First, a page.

Thursday, July 7, 2011
APPEALS COURT REVERSES LOCAL LAND-USE RULING
In a decision issued June 29, the appeals court found error with the original 2010 decision by Clatsop County Circuit Court Judge Phil Nelson and remanded the issue back to Nelson.
The cases involve two claims under Ballot Measure 49, the state law that allowed qualified landowners to develop their property under earlier, less restrictive zoning rules. James and Virginia Carlson sought to build 29 home lots on their property on Tucker Creek Lane south of Astoria, and George and Barbara Fraser applied to develop a 52-lot subdivision in Clatsop Plains near Gearhart.
In 2008 the county Planning Division rejected the Carlson and Fraser Measure 49 applications, but later that year the Clatsop County Board of Commissioners overruled planning staff and determined that the Carlsons and Frasers had “vested rights” under Measure 49 and were entitled to pursue their respective projects. The board’s rulings were appealed by the Oregon Shores Conservation Coalition – Richard and Patricia Rowland joined the appeal against the Carlson application, and the Shamrock Pines Homeowners Association joined the Fraser challenge.
In November 2009 Judge Nelson upheld the board’s decision, which was then appealed to the state appeals court.
The appeals court ruled that the decision did not properly take into account the cost of home construction in determining whether the Carlsons and Frasers had made a significant enough investment into their respective properties to qualify as vested.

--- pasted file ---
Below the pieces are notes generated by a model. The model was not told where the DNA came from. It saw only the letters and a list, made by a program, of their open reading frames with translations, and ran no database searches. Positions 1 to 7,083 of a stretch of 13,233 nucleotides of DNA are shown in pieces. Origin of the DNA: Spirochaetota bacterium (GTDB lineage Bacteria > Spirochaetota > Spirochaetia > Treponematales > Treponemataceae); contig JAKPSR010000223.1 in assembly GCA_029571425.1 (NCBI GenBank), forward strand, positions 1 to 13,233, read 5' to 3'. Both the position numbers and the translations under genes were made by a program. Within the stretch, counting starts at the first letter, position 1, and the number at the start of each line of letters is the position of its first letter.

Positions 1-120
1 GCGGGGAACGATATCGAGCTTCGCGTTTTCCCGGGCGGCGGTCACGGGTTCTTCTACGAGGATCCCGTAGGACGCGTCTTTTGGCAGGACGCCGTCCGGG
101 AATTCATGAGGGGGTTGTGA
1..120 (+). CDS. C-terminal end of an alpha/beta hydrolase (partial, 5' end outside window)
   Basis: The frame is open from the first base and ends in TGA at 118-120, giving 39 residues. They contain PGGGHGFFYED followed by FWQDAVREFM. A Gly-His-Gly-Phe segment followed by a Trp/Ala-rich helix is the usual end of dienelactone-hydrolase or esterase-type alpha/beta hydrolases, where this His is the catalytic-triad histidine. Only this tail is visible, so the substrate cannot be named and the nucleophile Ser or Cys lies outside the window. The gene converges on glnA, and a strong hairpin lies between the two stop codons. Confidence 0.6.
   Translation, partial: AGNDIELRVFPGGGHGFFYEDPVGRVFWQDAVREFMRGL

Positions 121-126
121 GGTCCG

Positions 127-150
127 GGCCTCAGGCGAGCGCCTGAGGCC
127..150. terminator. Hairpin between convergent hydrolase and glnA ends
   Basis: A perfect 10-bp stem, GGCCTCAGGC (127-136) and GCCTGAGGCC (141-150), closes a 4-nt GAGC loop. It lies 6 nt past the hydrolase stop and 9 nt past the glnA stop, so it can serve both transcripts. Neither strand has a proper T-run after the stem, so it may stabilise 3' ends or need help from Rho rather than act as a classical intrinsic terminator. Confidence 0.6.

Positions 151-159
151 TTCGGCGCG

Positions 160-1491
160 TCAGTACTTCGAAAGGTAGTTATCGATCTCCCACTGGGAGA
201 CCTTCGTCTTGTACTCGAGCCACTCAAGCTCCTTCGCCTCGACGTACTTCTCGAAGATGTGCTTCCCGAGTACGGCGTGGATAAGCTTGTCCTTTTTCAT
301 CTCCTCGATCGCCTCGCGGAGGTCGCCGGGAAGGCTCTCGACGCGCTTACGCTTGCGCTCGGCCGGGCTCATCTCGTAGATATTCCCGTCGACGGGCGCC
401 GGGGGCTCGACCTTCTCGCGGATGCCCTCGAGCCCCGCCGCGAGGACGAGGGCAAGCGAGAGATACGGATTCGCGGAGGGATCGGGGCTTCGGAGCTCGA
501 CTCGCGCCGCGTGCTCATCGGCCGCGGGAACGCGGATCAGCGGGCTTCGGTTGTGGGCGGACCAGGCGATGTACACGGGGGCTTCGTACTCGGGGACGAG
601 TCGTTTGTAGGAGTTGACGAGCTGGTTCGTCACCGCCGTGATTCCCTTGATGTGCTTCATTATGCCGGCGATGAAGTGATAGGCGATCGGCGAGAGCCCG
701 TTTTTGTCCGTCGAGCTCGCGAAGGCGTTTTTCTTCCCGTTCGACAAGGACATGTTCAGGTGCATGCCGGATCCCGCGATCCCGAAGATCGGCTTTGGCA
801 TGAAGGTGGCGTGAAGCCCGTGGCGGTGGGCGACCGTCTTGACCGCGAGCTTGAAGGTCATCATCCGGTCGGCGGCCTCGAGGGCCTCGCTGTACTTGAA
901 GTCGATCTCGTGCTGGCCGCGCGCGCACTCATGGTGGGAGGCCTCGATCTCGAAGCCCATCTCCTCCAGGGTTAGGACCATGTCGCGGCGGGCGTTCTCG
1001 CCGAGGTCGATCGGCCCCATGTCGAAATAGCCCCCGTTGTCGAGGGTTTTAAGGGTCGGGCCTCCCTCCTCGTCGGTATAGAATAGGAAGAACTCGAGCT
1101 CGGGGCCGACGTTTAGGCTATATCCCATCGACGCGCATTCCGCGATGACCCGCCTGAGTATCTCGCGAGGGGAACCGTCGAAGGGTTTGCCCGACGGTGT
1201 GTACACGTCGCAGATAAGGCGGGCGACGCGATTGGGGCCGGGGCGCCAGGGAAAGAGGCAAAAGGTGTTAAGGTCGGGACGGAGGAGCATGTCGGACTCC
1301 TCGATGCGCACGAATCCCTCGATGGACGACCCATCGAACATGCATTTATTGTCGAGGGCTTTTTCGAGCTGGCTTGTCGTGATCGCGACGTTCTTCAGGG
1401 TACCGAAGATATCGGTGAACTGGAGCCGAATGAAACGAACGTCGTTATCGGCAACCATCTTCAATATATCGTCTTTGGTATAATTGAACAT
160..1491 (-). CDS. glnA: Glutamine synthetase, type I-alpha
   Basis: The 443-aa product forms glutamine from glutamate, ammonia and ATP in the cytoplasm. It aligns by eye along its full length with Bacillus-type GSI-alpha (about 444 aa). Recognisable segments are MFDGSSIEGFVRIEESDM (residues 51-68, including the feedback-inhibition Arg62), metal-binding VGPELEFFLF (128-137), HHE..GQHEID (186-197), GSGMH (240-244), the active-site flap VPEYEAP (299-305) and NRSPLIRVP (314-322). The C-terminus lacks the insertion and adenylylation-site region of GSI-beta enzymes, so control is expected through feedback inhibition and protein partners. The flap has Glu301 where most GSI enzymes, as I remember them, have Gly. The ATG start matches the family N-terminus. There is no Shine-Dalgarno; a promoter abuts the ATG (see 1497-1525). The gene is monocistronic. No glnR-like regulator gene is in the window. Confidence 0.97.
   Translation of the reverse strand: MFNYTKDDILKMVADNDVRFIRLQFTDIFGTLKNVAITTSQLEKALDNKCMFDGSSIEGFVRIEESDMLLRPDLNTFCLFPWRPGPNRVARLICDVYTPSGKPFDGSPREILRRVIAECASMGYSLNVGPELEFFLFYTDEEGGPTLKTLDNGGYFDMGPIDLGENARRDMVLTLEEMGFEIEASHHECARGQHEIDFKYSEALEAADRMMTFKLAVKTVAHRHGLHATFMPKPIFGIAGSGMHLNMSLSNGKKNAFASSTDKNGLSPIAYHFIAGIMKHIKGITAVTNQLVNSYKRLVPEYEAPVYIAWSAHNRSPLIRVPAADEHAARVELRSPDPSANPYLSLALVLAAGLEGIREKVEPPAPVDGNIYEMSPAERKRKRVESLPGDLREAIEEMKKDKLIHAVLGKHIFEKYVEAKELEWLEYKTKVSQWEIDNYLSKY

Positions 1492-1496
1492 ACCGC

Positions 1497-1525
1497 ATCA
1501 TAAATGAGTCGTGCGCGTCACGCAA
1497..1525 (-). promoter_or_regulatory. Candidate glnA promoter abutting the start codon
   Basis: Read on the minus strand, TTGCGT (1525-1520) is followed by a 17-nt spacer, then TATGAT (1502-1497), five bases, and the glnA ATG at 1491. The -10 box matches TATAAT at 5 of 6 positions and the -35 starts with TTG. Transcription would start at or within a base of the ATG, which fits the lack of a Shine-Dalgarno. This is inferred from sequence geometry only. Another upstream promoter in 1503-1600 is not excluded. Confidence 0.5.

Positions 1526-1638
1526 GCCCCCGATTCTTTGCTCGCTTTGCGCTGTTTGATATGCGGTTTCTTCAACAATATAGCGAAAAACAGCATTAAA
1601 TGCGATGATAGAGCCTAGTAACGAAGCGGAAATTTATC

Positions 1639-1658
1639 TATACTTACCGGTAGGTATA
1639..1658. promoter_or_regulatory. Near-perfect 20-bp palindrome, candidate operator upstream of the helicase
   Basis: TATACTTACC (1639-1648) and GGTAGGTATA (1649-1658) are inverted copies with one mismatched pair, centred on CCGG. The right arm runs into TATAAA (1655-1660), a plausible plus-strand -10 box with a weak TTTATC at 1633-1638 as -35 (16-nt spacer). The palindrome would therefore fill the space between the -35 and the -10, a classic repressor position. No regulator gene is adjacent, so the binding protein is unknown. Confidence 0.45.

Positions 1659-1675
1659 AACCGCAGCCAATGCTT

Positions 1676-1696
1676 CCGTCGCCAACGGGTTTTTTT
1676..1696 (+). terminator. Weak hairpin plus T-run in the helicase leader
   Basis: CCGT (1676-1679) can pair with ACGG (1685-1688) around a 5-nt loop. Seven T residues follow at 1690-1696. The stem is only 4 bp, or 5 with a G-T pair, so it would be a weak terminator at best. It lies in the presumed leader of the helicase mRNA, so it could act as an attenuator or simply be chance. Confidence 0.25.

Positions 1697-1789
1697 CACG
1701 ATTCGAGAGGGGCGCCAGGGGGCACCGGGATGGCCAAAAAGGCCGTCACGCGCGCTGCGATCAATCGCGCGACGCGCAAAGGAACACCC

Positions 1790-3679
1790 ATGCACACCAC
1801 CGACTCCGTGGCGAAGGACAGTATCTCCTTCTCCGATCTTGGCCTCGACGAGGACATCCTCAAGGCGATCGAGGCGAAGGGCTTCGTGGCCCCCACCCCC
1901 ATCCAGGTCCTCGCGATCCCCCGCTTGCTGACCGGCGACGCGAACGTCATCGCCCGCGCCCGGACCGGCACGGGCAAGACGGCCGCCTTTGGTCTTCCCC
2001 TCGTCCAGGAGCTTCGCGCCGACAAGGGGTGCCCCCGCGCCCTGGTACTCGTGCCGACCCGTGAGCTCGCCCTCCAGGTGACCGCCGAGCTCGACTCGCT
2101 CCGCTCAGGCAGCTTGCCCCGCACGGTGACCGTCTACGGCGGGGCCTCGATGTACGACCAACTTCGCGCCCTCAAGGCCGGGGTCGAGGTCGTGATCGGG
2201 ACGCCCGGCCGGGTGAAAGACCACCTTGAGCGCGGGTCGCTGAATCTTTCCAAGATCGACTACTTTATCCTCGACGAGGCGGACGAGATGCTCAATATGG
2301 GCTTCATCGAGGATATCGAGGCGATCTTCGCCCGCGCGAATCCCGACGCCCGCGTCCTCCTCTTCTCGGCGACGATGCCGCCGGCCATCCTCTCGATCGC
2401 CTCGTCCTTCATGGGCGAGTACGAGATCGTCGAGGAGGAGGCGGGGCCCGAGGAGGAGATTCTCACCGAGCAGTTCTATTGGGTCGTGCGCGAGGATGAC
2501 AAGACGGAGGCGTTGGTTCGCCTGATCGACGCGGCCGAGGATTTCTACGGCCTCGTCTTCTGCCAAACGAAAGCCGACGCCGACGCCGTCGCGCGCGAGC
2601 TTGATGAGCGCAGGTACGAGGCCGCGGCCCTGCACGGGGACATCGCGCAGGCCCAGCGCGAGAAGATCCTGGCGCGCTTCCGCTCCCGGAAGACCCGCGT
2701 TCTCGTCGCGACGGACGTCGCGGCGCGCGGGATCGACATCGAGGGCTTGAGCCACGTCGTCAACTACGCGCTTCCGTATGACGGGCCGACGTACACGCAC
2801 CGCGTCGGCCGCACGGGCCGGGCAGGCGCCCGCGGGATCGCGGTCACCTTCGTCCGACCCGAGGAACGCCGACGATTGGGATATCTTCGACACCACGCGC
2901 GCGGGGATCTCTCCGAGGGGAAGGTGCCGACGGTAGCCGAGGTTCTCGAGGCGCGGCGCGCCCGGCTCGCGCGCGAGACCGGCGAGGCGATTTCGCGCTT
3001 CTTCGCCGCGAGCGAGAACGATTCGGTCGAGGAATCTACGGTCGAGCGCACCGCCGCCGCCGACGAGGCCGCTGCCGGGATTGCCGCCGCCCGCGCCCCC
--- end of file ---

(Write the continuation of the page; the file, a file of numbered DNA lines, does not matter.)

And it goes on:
In 2004 Oregon voters approved Ballot Measure 37, which allowed landowners either to seek compensation for loss in value to their property due to new, more restrictive zoning designations, or to apply for waivers to the new rules and develop their land under the zoning as it existed when they first acquired it.
Clatsop County received more than 100 Measure 37 applications, and granted waivers to nearly three-quarters of them, including the requests from the Carlsons and Frasers.
In 2007 voters approved Measure 49, which narrowed the qualifications for Measure 37 waivers and required landowners seeking to develop more than 10 lots to prove that their development rights were vested. The following year Clatsop County adopted Ordinance 08-06, which spelled out the factors to be considered in making a determination of vested rights, including the “good faith” of the landowner in pursuing their development, and the amount of money the owners spent on their projects before Measure 49 became law in December 2007.
The Court of Appeals ruled that in reviewing the Carlson and Fraser applications, the county was required to consider the total cost of the two projects, including the construction of homes, not just the home lots, when calculating how much the applicants had invested in their respective developments. That calculation, the court ruled, had to consider the cost of home construction as of Dec. 6, 2007, the date that Measure 49 became law.
Community Relations Coordinator